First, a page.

Utopia is as noxious as any episode of Bachelor in Paradise when it comes to gender, but it’s even cruder in the area of race, where even the most vulgar reality shows tend to tread more cautiously. In the show’s first week, a lot of airtime was devoted to Dave Green, a homeless former burglar now in his early thirties who’s trying to make a new start after prison. (It’s hard to imagine a worse environment for him.) Dave is unpredictably and ungovernably angry; when he feels he’s being disrespected or when things are moving too fast for him, he loses it in ways he clearly can’t control — most pathetically in an episode in which he and Hillbilly Red decide to start their own “Utopia State of Freedom” and blow their share of the new society’s money on junk food.3 It’s their right because, Dave shouts, he’s indigenous to this new land, he doesn’t want to eat “no pickled horseradishes,” he doesn’t care about things like vitamins and nutrients, and he is not, in fact, interested in living that long.
Dave’s volatility is not tolerated the way Red’s or Josh’s or Rob’s is, and after two weeks or so, he packs his stuff, muttering something about how he’s going to end up back in jail if he has to spend another minute with these people (the wisest thing anyone on the show has said). He quits Utopia by intentionally violating a rule of the show: He walks through the front gate, Truman Show–style, and presumably back into the real world, or at least into the hands of the hapless producers.4 A couple of days later, now contrite, he writes the Utopians a letter asking to be let back in, if not permanently, then at least for long enough so that he can be baptized by Pastor Jonathan (who is exactly the drawling brandisher of the Good Book out of central casting that you’d expect). The Utopians vote to OK the baptism but enforce the banishment. Dave is off the series. After his initial walkout, two of the cast members chatted.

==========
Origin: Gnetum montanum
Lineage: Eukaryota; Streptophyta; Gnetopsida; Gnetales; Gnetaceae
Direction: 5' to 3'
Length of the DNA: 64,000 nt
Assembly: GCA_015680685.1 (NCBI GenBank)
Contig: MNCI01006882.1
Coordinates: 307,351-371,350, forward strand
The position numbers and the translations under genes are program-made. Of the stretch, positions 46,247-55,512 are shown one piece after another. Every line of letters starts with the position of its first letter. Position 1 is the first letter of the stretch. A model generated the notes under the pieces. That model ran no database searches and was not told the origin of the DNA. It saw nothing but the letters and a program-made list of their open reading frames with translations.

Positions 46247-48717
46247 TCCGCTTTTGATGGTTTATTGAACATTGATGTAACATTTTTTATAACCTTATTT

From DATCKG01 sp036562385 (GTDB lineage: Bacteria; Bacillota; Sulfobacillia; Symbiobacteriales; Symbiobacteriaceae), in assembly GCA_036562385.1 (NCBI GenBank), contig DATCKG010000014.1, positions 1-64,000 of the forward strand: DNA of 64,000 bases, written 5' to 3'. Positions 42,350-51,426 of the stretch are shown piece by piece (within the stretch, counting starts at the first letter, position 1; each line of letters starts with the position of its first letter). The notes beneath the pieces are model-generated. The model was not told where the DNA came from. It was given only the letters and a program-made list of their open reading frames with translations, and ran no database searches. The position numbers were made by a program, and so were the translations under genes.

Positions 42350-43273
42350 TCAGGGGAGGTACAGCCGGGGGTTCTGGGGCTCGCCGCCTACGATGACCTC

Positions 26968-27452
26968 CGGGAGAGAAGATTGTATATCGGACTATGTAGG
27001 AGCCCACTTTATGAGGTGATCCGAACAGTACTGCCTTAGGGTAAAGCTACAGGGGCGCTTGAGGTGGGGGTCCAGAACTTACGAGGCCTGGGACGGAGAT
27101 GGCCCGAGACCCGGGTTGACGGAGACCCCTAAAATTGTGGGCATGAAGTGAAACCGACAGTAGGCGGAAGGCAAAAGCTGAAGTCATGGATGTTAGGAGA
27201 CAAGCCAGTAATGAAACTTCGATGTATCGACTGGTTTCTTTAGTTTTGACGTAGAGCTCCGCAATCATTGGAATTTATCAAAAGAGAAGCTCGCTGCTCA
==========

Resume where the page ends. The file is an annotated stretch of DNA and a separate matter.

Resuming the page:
“He’s a stupid individual,” one remarks.
“Yeah, well, that’s not gonna change,” the other replies.
“He made his bed,” says Contractor Josh. “It’s like trying to keep a gorilla behind a cage.”
I’m not sure why a white man casually comparing a man of color to a gorilla in a cage on a major American network is not being discussed as a benchmark moment in the recent history of TV racism (perhaps it’s because, judging from the ratings, I may have been the only person to witness it). But the sentiment isn’t out of line with Utopia’s worldview. So far, the show’s narrative has been shaped to prove a point, which is that the smuggest initial suspicions of its target audience are almost always correct. That jailbird is never going to make it in the world because he doesn’t know how to behave around decent people. That hillbilly can’t take care of himself; if he had any sense he’d still have his teeth. That anxious woman who’s always hugging herself is so bossy and high-strung because she doesn’t have a man. That black woman shouldn’t have come into these living conditions not telling anyone she was carrying a baby, because that’s a burden on society.
Presumably, viewers are meant to cluck and shake their heads and say, well, what can you expect? The effect is like the real-life version of a passage in Flannery O’Connor’s short story “Revelation,” in which two characters assert their superiority over someone they think is trashy by exchanging self-satisfied glances; what passes between them is a “look … that indicated they both understood that you had to have certain things before you could know certain things.”